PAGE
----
How to Turn Everything You Know on Its Head and Succeed Beyond Your Wildest Imaginings
“Emphasizing flexible, counterintuitive decision making, Flip calls for a new way of doing business in an economy where conventional wisdom won’t get you anywhere.”
Let me set you straight from the beginning. I read this as an audiobook and it was pretty average. There is nothing new on offer in this book. I had to force myself to keep listening – I didn’t even really want to finish it because then I would have to review it.
I believe the whole point of the book was that in business you need: fast, good, or cheap – pick 3. The idea was that it’s not good enough to have only 2 of these in your business, you need all 3 and then even a 4th which sets you apart from your competition. Besides that, the rest of the points are examples of businesses that have done things differently.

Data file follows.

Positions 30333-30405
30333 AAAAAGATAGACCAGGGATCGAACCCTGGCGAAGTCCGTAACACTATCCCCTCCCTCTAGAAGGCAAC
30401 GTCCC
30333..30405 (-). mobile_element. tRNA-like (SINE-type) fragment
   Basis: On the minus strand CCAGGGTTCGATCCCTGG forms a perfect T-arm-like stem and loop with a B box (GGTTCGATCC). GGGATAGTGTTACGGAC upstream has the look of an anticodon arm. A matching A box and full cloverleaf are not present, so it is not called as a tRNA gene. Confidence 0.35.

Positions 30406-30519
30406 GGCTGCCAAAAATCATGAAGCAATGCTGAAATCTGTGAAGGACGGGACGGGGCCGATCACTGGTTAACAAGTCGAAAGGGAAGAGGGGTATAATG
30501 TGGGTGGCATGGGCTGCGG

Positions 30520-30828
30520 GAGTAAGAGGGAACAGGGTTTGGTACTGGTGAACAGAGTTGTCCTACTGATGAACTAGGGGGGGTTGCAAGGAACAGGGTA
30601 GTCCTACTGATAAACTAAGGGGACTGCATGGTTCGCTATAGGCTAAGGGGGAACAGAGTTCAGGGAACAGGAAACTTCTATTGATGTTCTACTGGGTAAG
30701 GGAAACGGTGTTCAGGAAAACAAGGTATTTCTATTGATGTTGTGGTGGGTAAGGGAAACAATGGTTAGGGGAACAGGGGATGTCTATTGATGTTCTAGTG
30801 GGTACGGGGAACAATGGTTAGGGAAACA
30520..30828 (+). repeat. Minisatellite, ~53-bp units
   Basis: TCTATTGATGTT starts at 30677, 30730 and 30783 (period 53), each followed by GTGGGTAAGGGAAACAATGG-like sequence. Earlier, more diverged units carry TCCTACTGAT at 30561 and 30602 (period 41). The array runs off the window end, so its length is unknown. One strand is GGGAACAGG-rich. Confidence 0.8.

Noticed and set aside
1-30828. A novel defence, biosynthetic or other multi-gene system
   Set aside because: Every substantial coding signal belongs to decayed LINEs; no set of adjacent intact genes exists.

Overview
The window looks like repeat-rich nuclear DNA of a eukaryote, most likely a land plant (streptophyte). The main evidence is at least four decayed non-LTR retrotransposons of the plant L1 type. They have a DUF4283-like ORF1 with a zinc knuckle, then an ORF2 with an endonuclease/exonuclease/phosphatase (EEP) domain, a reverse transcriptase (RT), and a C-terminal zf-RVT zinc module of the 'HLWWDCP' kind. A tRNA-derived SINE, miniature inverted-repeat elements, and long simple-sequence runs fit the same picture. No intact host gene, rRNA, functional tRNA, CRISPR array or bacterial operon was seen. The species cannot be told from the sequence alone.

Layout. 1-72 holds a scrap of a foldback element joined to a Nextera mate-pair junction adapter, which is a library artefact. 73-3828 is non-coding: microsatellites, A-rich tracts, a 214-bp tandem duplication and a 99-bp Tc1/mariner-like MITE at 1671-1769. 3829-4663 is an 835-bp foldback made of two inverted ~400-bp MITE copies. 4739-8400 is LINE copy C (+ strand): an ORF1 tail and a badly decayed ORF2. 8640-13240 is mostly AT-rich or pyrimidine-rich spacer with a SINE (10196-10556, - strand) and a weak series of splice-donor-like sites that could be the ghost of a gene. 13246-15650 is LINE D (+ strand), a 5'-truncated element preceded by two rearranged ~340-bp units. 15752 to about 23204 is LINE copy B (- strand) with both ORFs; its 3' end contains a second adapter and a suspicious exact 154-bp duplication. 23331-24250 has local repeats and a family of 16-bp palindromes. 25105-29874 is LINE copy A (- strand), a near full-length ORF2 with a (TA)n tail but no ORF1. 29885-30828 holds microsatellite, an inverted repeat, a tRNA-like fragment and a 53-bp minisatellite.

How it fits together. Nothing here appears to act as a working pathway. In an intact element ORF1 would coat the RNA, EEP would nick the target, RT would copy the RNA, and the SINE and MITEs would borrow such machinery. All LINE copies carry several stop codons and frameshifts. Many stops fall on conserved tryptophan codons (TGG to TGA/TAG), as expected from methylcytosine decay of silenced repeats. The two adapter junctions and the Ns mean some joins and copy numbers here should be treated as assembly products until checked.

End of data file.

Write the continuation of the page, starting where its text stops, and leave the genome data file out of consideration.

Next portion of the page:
Unfortunately it doesn’t actually give you any insight to take away with you. It had a few good stories that you listen and tune into, but others I found myself no longer paying attention to them. The stories didn’t seem to link back to any points, sometimes the main point, but usually didn’t link it to anything. The difference between the start, middle and end of the book is absolutely nothing. It’s all just one big blob on the same thing. Throughout, it gives a lot of stats and I mean A LOT, but they are not meaningful. They are not put in a way that makes that statistic seem astonishing. I particularly found myself tuning out at these times.
It might have been better for the time that it was released but now the book is getting outdated as it was released in 2008 – over 10 years ago now! I know the author makes a point that the overall theme of the book is still true and relevant. But when the author goes into so much detail explaining MySpace, it’s hard to make this connection.
The author also jumps around a lot with the stories, they really just seem randomly thrown in. He mentions Toyota at least 6 times, so you would think I would come away knowing a bit about Toyota. But instead the message is lost and it’s hard to make sense of it. The Toyota examples could have been all together in a Toyota case study style not scattered throughout.
I wouldn’t recommend this book. 2 stars